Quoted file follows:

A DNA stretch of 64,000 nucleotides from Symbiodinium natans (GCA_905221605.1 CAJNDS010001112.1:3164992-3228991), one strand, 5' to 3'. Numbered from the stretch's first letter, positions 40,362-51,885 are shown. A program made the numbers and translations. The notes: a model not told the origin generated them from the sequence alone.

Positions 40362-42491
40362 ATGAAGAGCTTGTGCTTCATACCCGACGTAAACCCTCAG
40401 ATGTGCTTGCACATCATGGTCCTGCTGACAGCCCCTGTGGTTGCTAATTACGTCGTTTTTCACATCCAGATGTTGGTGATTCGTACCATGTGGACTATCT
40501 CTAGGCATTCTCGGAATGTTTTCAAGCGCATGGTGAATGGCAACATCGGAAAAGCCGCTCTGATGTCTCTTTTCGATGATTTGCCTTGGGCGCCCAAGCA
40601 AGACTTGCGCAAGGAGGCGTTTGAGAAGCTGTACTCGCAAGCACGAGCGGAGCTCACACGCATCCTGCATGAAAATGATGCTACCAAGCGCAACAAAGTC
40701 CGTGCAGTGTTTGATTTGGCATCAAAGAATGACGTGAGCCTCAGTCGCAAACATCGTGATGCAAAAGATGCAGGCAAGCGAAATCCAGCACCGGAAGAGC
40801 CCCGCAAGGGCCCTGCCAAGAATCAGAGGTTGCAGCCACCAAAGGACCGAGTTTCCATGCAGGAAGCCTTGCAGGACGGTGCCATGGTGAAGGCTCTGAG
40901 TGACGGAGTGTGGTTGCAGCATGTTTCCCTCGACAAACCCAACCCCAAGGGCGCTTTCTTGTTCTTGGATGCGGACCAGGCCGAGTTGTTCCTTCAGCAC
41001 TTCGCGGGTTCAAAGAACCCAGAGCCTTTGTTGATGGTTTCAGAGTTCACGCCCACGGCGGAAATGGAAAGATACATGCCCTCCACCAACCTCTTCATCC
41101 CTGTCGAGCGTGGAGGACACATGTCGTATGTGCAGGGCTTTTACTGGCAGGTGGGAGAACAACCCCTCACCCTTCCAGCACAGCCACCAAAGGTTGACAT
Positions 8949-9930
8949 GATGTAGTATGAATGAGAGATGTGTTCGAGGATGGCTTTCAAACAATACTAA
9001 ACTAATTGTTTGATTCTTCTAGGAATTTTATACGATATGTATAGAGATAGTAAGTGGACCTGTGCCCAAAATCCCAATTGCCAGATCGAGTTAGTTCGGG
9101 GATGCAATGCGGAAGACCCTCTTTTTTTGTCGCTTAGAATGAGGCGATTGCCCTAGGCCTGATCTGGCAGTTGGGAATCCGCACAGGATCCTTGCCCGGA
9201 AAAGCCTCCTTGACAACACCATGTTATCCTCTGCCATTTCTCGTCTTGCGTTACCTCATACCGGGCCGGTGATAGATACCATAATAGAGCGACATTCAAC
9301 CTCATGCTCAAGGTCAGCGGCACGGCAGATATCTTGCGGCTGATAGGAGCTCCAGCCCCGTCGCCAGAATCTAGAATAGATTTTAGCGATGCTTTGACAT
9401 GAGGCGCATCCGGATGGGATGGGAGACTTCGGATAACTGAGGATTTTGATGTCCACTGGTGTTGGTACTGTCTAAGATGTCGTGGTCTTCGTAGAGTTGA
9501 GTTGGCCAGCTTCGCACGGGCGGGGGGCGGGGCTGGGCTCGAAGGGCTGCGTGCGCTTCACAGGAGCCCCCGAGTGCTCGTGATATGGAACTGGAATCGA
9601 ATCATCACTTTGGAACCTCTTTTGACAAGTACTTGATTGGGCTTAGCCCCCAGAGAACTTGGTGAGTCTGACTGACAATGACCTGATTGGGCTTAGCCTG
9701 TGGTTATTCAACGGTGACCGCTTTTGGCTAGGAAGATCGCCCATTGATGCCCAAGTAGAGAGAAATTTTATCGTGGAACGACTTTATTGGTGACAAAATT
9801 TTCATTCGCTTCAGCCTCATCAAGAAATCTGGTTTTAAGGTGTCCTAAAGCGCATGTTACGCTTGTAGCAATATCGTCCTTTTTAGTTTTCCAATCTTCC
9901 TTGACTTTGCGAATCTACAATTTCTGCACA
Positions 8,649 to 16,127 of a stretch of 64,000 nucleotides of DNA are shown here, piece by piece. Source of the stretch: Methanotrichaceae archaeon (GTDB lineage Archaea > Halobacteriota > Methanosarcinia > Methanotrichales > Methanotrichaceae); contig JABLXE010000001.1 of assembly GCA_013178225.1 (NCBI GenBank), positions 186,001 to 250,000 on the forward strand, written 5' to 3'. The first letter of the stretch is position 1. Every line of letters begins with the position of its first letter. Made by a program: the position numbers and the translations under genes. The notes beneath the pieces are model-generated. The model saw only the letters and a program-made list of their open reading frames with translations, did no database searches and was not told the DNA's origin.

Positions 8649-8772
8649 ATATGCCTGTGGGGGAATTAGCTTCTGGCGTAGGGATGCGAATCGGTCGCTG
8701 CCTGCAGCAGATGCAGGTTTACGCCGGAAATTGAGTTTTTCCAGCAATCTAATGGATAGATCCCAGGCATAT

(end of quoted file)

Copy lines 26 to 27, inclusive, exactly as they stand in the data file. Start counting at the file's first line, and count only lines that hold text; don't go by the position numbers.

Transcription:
8649 ATATGCCTGTGGGGGAATTAGCTTCTGGCGTAGGGATGCGAATCGGTCGCTG
8701 CCTGCAGCAGATGCAGGTTTACGCCGGAAATTGAGTTTTTCCAGCAATCTAATGGATAGATCCCAGGCATAT